S. Mukherjee: Good proxy of that is mutual fund feeder-fund market which has hit the cap. The cap was nowhere close, to be hit two years back. Part of it is just because US markets have done so well.
It’s been 10-15 years, since US markets have done so well.
In the last three-or-four years, the noise and visibility of some of the larger companies in the US whether it is the entire branding around FANG, whether it is the entire social-media visibility company like Tesla, all the derivative action of arc investments etc. This has osmotically oozed into Indian investor mindset as well. There is obviously a very compelling preposition here–its not only about the opportunity but also the diversification of the risk. The kind of opportunities you see globally are distinctly different from the tons of opportunities you see in India. So, it works out beautifully for portfolio and Indians have taken to it, at least the high-net-worth families. They have taken to international investing in a very enthusiastic fashion. Most of the allocations till now has been on the listed side, predominantly for obvious reasons in the US. But also little bit in emerging markets in China. There is interest across the globe. There is interest, also, in the private pockets, in very small and selective but to the extent of access available to the people. There is interest in private market transactions as well. It’s an avenue asset class that has increased interest and a compelling reason to be there in your portfolio.
R. Saluja: Three key things are driving this. They are also one of the reasons we, over the last five years, has been recommending. First, there are lot of HNI and ultra HNI client, whose children are studying abroad. So many of them may want to remain there or work there. There is a need to create assets outside the country, because there is a limit under the Liberalised Remittance Scheme law every year. Tomorrow, if they want to buy a house in London, or somewhere else, how do they put in two-three millions in one shot. So, they are building up through LRS, a portfolio outside which can be utilised.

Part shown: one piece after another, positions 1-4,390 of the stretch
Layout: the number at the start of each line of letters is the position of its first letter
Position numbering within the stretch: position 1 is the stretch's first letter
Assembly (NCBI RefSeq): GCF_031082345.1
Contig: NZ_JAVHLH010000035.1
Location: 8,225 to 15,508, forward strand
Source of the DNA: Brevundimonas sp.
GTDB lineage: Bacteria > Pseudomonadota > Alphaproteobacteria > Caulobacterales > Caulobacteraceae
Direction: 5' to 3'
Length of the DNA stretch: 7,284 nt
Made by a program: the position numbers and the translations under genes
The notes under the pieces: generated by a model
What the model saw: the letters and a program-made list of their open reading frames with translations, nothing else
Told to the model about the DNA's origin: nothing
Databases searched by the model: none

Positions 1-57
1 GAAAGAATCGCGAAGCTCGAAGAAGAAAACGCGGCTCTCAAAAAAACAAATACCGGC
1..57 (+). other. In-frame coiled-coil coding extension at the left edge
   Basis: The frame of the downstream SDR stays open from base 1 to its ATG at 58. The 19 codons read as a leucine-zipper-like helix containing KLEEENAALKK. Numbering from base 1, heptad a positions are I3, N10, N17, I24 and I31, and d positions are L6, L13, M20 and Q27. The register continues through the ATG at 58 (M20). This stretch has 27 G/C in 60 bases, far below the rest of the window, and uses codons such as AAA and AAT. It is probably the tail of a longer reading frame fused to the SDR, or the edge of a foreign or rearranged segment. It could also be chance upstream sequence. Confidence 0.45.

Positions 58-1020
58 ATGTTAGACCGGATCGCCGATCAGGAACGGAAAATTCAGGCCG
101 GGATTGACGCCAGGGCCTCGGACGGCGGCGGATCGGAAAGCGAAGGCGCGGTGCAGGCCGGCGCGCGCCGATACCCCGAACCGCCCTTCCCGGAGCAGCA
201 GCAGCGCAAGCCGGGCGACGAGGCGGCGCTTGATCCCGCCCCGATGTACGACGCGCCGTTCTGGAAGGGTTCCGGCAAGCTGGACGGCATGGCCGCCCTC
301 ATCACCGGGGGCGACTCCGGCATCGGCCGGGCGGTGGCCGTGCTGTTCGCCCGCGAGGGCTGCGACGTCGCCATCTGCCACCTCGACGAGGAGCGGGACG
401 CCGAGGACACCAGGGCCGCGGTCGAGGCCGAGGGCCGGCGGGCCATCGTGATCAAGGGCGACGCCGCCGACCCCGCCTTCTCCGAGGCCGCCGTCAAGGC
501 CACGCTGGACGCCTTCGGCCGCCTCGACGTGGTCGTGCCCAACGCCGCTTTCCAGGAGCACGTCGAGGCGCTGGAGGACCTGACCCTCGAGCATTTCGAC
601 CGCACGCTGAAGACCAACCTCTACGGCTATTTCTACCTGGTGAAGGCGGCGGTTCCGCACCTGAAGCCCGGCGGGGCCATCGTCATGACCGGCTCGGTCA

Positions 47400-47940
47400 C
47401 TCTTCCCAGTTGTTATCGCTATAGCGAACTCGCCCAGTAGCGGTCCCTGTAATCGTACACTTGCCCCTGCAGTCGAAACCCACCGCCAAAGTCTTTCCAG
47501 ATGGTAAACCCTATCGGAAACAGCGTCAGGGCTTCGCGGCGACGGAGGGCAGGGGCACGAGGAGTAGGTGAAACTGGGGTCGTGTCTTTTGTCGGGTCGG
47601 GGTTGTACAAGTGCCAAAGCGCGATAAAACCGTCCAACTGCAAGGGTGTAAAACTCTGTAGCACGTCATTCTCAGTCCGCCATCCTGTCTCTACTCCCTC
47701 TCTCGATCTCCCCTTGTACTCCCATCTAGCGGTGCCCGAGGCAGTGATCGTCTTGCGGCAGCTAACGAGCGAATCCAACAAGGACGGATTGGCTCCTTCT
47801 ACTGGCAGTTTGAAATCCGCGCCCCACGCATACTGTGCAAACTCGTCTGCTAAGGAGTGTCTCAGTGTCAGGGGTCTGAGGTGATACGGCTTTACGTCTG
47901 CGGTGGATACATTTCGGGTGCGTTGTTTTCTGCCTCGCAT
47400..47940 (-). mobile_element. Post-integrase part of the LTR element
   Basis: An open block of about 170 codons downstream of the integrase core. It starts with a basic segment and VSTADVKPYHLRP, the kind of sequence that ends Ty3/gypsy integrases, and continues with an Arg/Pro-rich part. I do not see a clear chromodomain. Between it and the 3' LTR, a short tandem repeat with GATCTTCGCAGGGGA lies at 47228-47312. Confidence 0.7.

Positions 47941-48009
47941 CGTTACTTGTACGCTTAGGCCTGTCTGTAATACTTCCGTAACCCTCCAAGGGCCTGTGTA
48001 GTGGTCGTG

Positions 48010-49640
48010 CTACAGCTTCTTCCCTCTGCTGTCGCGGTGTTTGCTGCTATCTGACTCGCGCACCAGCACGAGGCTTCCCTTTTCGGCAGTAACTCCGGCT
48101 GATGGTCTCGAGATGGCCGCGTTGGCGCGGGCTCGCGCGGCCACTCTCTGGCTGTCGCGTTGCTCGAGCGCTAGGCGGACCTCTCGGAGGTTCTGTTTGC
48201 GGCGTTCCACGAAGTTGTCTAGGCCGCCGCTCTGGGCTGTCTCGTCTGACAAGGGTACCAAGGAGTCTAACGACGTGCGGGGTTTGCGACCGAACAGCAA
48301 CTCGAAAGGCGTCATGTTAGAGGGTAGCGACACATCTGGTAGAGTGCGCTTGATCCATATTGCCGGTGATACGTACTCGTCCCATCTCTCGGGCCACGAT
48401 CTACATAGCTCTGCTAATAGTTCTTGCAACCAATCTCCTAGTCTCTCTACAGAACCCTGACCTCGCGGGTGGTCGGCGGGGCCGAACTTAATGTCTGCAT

Second, geographical diversification. Because we have seen India being an emerging market over a five-to-seven-year period. You have these two, three years that seemed, the trend, that the economy is not doing well or some government is changing or something or the other keeps happening. So you have your portfolio diversified and take advantage of some of the more stable economies.
Third is exposure to certain sectors or industries, which you don’t find replicated business models in India. So, you will not have the Googles and the Apple or Microsoft or Salesforce in any of the Indian companies. Many of our clients are very keen to take exposure to some of these really large brands. Our current advice over the last five years have been primarily equity. We have not been recommending fixed income. So, we have selected one or two really strong portfolio managers in the US who just have the same thought, philosophy and approach like us. They created 20 stock portfolios, which includes some of the best businesses available in the US. We get our clients to feed into that portfolio. That’s how we have been investing.
S. Mukherjee: The most important material is the currency. India is the high inflation country, notwithstanding our current CPI. Structurally, we are a high inflation economy, which means the rupee will keep depreciating over a longer period of time. We have seen it in the last 30 years, and we are going to see it for the next 10-15 years. Plus, we are also structurally a current account deficit country, as opposed to large parts of Asia which are current account surplus. Put both of these together and you have to do theoretical calculation of 2.5% to 3% depreciation on the rupee against the US dollar. So, it just adds on to the next layer of returns.